September Gardening & Planting Tips
Grow Now: Spider Lillies
The scarlet blooms of spider lilies (Lycoris radiata) appear, as if by magic, after the rainy days in late summer and early fall. With no foliage and no warning, spiderlike clusters of flowers spring up on 18-inch stems. After they bloom, they develop silver-centered, grassy foliage that lasts through winter and into spring. These Southern pass-alongs are grown from bulbs. They thrive on neglect, bloom in sun or shade, and will multiply in your garden. Plant in well-drained soil, and divide every four or five years in late spring as the foliage begins to turn yellow and wither.
Buy Now: Moth Orchids
For six weeks of more of long-lasting color inside, buy moth orchids. Blooms can come in purple, white, yellow, or pink, and even spots or stripes. You can also find miniature types. They prefer bright, indirect light. Water when the moss or bark is slightly dry to the touch. For easy feeding, try Dynamite Orchids & Bromeliads (10-10-17) slow-release plant food. Visit orchids.com for flowers that can be delivered right to your door!
September 22 marks the end of summer and the beginning of fall. It's time to set out this season's annuals, create new containers, buy bulbs, and plant trees and shrubs. Most important, just be sure to get outside and enjoy your garden and the cooler days ahead.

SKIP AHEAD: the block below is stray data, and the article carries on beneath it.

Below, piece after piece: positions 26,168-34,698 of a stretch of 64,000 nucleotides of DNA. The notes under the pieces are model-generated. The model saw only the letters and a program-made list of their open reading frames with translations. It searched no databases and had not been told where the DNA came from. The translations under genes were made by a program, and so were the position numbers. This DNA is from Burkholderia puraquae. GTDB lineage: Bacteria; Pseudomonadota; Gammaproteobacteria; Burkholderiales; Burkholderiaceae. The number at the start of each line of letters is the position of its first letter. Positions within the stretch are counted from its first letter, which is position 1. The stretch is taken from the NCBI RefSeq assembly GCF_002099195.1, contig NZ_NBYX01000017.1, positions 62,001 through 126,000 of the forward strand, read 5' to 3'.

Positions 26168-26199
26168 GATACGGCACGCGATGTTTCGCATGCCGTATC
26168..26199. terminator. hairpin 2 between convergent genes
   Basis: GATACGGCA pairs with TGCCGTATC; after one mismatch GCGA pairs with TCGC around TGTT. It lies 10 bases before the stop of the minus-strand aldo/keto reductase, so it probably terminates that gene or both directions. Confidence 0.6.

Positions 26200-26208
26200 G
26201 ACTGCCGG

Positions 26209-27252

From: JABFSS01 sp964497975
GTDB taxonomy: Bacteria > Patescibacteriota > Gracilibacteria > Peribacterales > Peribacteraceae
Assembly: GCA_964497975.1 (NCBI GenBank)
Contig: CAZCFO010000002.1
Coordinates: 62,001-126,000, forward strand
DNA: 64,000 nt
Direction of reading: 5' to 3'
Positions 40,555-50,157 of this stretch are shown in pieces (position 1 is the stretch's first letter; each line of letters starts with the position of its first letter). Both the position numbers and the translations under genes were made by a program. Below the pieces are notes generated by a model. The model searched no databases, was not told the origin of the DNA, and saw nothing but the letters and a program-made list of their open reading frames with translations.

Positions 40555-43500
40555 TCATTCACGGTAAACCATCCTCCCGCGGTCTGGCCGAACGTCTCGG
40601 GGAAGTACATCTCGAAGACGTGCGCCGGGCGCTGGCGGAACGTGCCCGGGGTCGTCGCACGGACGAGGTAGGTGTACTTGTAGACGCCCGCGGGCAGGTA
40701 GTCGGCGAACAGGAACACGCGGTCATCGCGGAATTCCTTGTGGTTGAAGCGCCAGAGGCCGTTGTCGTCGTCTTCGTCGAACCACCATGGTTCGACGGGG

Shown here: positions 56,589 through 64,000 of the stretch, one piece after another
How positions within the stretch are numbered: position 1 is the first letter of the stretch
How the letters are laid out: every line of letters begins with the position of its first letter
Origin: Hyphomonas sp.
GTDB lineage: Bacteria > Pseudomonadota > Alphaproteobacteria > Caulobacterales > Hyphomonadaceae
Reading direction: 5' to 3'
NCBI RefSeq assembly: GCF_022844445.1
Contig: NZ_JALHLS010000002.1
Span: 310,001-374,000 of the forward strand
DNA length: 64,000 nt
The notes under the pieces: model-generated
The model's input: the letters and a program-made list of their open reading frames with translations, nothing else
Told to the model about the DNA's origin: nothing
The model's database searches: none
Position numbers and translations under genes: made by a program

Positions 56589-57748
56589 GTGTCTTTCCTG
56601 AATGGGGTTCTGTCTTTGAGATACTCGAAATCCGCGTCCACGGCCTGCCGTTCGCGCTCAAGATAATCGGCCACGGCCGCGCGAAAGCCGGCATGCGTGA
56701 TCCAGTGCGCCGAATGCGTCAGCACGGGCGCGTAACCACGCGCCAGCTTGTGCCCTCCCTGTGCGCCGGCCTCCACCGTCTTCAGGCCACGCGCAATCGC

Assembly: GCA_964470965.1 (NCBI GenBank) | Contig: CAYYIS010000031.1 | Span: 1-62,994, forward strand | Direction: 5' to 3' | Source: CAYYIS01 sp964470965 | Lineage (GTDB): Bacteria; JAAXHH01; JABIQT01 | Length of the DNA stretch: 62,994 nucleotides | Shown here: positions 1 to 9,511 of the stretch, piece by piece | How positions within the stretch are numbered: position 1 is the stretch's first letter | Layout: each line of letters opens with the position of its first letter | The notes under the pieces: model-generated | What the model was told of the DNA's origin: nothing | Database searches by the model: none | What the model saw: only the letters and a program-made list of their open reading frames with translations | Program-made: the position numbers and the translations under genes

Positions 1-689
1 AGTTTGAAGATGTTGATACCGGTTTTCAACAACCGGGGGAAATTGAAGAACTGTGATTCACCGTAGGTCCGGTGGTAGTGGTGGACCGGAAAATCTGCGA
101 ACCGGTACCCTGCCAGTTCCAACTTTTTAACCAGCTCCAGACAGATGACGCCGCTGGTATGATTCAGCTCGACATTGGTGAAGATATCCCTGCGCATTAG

In the Middle, Lower, and Coastal South, begin planting your fall veggies. Set out transplants of lettuce, collards, kale, broccoli, cauliflower, cabbage, arugula, and Swiss chard. Planting on a budget? Sow seeds of lettuce, arugula, collards, beets, and radishes. No room? Plant them in pots!
Keep this tasty herb in full production by pinching flowers to increase the growth of new leaves.
These sweet Southern grapes are the perfect fruit for your backyard. Plant vines this fall on a simple trellis. Start with these two types, planted together. 'Darlene' (female) is bronze and produces large fruit. 'Nesbitt' (self-pollinating) is a black grape with great flavor.